Journalist Sunanda Mehta has written the biography titled 'The Extraordinary Life and Death of Sunanda Pushkar'.
Sunanda Pushkar’s death is still a mystery, with no clear cut answers even five years after her body was found in a hotel room. Meanwhile, photographs of her husband and Congress leader Shashi Tharoor with beautiful women are getting great traction on social media.
But there is a reason to everything that happens in Delhi - India’s only divided city where each argument, each incident and each event has a counter point of view. It is almost like two sides of a coin. Anyone familiar with the Indian Capital and its deathly, deadly circuit of gossipmongers and lobbyists, will agree that every event - almost instantly - offers two versions, thereby confusing the masses.
For the records, the event needs to be big, only then it attracts eyeballs. It ranges from the midnight arrest of the once powerful lobbyist Deepak Talwar, to the death of Aarushi Talwar, to the gruesome BMW deaths - remember the newspaper article which said how Sanjeev Nanda was seeking moksha in Tihar Jail - to cricket’s spot fixing, Delhi always offered two versions. And in most of these cases, the wrong version gained more traction than the right one.
Now that Sunanda Beecha Mehta has penned a book on her namesake - The Extraordinary Life and Death of Sunanda Pushkar - there are two versions floating in the Khan Market and the lobbies of Taj Mansingh, Shangri-La, Oberoi and Claridges, the usual hub of the makers and shakers of Delhi.
The book has set the proverbial cat among the pigeons, with everyone picking up copies to read whether or not they have been named or shamed in the book.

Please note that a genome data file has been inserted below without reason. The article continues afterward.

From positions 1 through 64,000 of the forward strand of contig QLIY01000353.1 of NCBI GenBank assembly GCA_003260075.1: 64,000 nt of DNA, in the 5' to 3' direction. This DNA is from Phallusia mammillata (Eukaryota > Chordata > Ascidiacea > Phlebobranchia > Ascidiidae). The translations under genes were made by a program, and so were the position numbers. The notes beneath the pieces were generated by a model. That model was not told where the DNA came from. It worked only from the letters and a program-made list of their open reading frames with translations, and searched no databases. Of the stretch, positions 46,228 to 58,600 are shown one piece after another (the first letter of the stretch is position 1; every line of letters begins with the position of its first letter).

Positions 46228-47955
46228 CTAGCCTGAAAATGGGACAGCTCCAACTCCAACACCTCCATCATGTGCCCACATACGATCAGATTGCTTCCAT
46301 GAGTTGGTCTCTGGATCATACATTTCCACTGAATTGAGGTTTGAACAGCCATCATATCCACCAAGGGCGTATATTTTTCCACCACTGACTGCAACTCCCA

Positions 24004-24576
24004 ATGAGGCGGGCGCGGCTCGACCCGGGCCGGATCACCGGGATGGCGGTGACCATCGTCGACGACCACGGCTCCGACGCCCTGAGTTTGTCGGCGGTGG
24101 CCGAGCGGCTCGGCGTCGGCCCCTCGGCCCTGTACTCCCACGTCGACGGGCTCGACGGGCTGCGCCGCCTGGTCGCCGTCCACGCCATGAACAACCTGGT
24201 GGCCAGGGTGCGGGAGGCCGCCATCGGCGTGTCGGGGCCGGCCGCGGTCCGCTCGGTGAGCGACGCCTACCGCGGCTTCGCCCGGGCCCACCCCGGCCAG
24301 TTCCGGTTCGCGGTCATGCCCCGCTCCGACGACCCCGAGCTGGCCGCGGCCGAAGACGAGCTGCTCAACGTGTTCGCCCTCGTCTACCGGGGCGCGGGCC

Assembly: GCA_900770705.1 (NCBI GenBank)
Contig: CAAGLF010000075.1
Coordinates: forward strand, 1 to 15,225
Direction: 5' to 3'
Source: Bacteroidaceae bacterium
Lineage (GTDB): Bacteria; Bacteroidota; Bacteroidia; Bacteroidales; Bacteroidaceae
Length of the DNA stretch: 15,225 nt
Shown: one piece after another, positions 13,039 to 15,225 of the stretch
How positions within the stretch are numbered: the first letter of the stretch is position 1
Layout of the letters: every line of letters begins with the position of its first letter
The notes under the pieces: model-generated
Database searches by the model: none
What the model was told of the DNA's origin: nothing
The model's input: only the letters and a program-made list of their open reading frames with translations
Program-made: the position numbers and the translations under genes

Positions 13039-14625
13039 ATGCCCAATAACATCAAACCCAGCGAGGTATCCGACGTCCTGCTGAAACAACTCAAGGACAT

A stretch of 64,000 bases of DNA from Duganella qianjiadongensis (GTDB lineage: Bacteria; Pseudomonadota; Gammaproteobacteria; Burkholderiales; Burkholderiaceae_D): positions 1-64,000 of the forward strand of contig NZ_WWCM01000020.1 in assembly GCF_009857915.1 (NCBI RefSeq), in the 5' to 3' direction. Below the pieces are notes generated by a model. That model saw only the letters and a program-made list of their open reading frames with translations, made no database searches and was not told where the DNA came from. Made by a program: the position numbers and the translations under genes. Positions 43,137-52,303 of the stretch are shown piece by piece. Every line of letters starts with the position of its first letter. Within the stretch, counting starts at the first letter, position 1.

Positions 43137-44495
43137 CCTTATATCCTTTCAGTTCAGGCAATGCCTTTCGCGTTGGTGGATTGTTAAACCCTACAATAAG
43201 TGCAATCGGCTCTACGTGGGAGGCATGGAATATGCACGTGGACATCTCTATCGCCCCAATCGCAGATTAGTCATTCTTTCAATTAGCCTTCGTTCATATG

I am told hundreds of phone calls have been made by members of this sacred and secret gang, Lutyens Delhi wants to know if they are they in, or are they out of this Pan Macmillan tome. Those heaving a sigh of relief are in majority because they have not been named, and those named are living in peace because the the book is well crafted and written with outmost care; no lawyer can touch it to create a stir.
Mehta knows what a publisher wants and how routinely writers are being told to be beautiful but not bold. She also knows how more and more publishers are seeking refuge behind the thin, red line of lawyers, law and its implications, thereby drowning truth that’s reality, and uncomfortable.
I was particularly interested in the book, having met Mehta a few times in Delhi. I did probe the Pushar death and investigated reasons leading to it and hit a blind wall, ostensibly because a lot had happened by the time details about her death had surfaced.
There was an argument and counter argument about whether she collapsed or she was killed (Bharatiya Janata Party gadfly Subramanian Swamy still maintains she was murdered with poison carried by hired killers from Dubai and Tharoor was in the know of things). By then, her medical reports went one step forward and two step backwards, and it was evidently clear that the Delhi cops had botched up the investigation, almost the same way the Uttar Pradesh Police messed up Aarushi’s death probe.
But Mehta did reach out to many before penning this one. I personally liked the chapter on Meher Tarar, the self-styled Pakistani journalist and socialite, whose alleged affair with Tharoor in Dubai caused Sunanda tremendous discomfort. The two ranted against each other on Twitter and Sunanda made some last ditch attempts to call journalists to her room to explain her state of mind and why she thought Tarar was having an affair with Tharoor.